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Sherlock Holmes: Crimes & Punishments review

Sherlock Holmes Crimes & Punishments (1)

Robert’s Take: Across Sir Arthur Conan Doyle’s four novels and fifty-six short stories, Baker Street’s distinguished detective imparts an essential axiom: details are imperative, but if you don’t take a step back, it’s easy to become lost in the minutia, losing sight of the significance of the entire event. It’s an adage that expressions the tension between the micro and macro, and one which Ukrainian developer Frogwares admirably straddled in the recent release of Sherlock Holmes: Crimes & Punishments.

Undoubtedly, the title captures the diminutive details of Holmes’s late-Victorian context. Build upon the third iteration of the Unreal Engine, the developers have crafted an ornate recreation of nineteenth century London which exhibits an astounding amount of craftsmanship. On next-gen systems and PC, players can perceive the soot-stained pores of characters, and glimpse the occasional vein under porous skin. Environments are just as rich, with ornate wallpapers blemished by years of oil-lamp illumination and remarkably-rendered wooly fabrics, while lavish milieus such as opium dens, rustic cabins, and train stations are so rich, distraction can be distressing threat.

Pleasingly, the plush visuals exist for more than mere visual spectacle. Crimes & Punishments taps into Holmes’ zeal for masquerade, allowing and occasionally obliging the character to disguise himself in a number of elaborate, and unlockable get-ups. The game’s elevated level of graphical fidelity means the investigations in the game’s compilation of six chapters are less about pixel hunts and more about perceiving incongruities that surround each crime.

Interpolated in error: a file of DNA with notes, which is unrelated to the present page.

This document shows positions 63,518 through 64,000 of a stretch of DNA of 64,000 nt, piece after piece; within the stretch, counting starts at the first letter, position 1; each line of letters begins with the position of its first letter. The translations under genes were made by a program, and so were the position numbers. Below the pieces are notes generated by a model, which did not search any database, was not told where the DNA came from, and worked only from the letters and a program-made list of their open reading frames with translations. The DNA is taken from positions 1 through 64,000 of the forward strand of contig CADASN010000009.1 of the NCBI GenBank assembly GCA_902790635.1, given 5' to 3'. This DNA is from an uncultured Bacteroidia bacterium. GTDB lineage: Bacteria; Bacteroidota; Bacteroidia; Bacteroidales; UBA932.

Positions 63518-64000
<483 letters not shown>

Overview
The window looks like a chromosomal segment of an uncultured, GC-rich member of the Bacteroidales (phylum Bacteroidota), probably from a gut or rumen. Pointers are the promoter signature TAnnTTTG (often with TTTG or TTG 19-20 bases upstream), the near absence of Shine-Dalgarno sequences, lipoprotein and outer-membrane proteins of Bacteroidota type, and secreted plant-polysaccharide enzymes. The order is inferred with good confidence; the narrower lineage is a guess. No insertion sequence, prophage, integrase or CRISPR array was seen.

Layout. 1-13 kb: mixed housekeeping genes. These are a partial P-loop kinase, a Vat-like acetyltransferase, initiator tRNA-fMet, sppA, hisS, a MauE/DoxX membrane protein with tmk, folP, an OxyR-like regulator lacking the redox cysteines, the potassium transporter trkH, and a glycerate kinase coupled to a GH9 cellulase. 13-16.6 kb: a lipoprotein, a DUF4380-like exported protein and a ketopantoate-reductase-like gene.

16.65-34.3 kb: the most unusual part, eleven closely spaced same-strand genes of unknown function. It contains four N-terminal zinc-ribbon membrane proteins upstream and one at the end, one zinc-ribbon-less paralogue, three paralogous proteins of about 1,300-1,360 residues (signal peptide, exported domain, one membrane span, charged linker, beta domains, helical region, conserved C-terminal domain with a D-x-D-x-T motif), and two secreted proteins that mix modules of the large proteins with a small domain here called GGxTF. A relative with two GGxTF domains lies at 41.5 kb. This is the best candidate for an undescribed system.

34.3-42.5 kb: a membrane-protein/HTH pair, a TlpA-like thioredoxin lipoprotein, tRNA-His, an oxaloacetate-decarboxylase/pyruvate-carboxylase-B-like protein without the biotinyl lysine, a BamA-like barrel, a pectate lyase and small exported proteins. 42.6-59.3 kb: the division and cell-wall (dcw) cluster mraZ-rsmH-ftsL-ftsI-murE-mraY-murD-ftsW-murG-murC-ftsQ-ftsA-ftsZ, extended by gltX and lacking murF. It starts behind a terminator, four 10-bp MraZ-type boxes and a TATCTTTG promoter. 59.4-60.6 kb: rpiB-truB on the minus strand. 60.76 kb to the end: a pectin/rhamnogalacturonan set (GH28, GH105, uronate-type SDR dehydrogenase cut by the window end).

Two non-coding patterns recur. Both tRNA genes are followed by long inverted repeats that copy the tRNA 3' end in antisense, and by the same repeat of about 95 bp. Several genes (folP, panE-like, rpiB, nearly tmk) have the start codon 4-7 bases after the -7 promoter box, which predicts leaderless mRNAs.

Sherlock Holmes Crimes & Punishments (2)

While character animation and voice acting isn’t quite as prodigious, revealing the infrequent lapse in quality, it’s still a marked improvement over the studio’s last investigative expedition, 2012’s The Testament of Sherlock Holmes. It’s clear Frogwares has been keeping a vigilant eye on the their contemporaries, as mechanics that recall Telltale’s The Walking Dead complement the fact-finding and analytical mechanics of Crimes & Punishments.

An example of this shift is shown in the game’s opening segment, where a blindfolded Holmes is indiscriminately firing a revolver toward a collection of vases, forcing Watson to shift between cover points. Later, the game presents interactive sequences which such as puzzles which range from the obvious to the obscure as well as bit which demonstrate Holmes’ pugilistic skills and Watson’s marksmanship. Mercifully, players who don’t appreciate these kinds of interactions can opt to skip these brisk bits.